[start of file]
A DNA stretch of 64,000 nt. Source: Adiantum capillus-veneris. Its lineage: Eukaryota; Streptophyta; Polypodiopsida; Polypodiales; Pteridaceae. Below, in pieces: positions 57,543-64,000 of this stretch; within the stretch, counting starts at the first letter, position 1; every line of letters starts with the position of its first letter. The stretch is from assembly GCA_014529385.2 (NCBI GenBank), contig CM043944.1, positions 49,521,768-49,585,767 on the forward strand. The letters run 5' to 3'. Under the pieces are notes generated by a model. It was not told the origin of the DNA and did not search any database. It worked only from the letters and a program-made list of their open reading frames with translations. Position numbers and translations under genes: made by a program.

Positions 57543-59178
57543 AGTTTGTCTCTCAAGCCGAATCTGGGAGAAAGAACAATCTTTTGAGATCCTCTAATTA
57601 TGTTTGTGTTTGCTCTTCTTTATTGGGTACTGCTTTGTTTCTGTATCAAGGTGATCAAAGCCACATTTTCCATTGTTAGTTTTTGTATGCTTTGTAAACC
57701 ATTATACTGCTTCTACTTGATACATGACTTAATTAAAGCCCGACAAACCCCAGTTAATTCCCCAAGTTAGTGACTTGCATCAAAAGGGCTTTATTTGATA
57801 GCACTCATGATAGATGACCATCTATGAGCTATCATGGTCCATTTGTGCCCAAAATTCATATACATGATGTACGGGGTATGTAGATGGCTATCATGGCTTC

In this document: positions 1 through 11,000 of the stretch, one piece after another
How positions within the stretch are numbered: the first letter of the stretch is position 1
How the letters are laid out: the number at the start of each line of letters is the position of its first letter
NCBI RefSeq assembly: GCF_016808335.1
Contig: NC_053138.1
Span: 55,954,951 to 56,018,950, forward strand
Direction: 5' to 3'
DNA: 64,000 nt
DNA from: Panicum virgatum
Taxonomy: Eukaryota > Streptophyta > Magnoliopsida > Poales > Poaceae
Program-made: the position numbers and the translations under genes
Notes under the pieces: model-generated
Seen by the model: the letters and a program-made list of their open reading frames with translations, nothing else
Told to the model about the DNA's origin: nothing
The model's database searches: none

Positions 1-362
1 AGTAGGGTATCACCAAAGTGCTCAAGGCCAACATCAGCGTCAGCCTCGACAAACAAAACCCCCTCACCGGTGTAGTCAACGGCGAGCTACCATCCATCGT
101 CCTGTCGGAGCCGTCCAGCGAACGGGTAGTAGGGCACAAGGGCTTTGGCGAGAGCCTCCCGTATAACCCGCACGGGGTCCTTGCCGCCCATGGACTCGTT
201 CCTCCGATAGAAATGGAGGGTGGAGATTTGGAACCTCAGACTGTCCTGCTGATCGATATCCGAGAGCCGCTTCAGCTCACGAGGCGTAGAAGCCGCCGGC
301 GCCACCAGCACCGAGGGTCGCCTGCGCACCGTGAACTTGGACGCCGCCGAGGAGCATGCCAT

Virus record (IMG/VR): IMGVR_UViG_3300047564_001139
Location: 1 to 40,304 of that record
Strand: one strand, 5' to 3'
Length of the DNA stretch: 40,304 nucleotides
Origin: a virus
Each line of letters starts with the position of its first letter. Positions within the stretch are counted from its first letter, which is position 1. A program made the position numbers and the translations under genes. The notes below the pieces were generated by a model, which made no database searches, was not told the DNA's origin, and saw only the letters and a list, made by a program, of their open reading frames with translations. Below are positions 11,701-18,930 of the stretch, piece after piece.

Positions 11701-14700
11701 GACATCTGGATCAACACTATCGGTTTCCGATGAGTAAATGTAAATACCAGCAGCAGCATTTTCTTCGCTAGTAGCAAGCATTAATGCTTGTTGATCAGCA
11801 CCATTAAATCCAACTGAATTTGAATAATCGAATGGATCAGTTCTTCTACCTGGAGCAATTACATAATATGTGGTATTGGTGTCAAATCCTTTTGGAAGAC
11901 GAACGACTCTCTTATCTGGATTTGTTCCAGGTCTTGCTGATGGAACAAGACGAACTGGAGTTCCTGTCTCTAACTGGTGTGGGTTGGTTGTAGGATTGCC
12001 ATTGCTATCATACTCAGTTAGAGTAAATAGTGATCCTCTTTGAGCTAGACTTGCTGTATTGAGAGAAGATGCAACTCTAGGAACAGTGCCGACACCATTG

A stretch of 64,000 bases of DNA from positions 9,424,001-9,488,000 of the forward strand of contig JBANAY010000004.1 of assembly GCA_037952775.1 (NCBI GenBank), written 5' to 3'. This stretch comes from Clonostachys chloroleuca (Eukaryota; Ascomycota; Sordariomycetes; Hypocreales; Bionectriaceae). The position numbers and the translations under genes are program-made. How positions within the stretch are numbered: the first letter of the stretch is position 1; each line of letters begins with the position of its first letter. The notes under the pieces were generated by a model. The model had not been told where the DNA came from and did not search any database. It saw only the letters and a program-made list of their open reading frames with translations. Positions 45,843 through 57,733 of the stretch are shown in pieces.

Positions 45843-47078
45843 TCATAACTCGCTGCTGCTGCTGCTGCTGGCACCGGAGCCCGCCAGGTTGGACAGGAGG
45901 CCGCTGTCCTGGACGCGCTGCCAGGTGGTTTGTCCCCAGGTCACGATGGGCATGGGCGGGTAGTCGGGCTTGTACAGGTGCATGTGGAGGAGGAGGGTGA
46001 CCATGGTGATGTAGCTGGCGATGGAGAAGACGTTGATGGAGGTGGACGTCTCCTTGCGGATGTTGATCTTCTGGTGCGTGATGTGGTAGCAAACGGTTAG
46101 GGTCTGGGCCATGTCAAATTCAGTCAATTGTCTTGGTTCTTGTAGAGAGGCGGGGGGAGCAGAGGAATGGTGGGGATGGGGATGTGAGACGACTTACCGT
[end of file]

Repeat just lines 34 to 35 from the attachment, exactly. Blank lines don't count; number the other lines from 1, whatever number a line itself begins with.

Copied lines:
11701 GACATCTGGATCAACACTATCGGTTTCCGATGAGTAAATGTAAATACCAGCAGCAGCATTTTCTTCGCTAGTAGCAAGCATTAATGCTTGTTGATCAGCA
11801 CCATTAAATCCAACTGAATTTGAATAATCGAATGGATCAGTTCTTCTACCTGGAGCAATTACATAATATGTGGTATTGGTGTCAAATCCTTTTGGAAGAC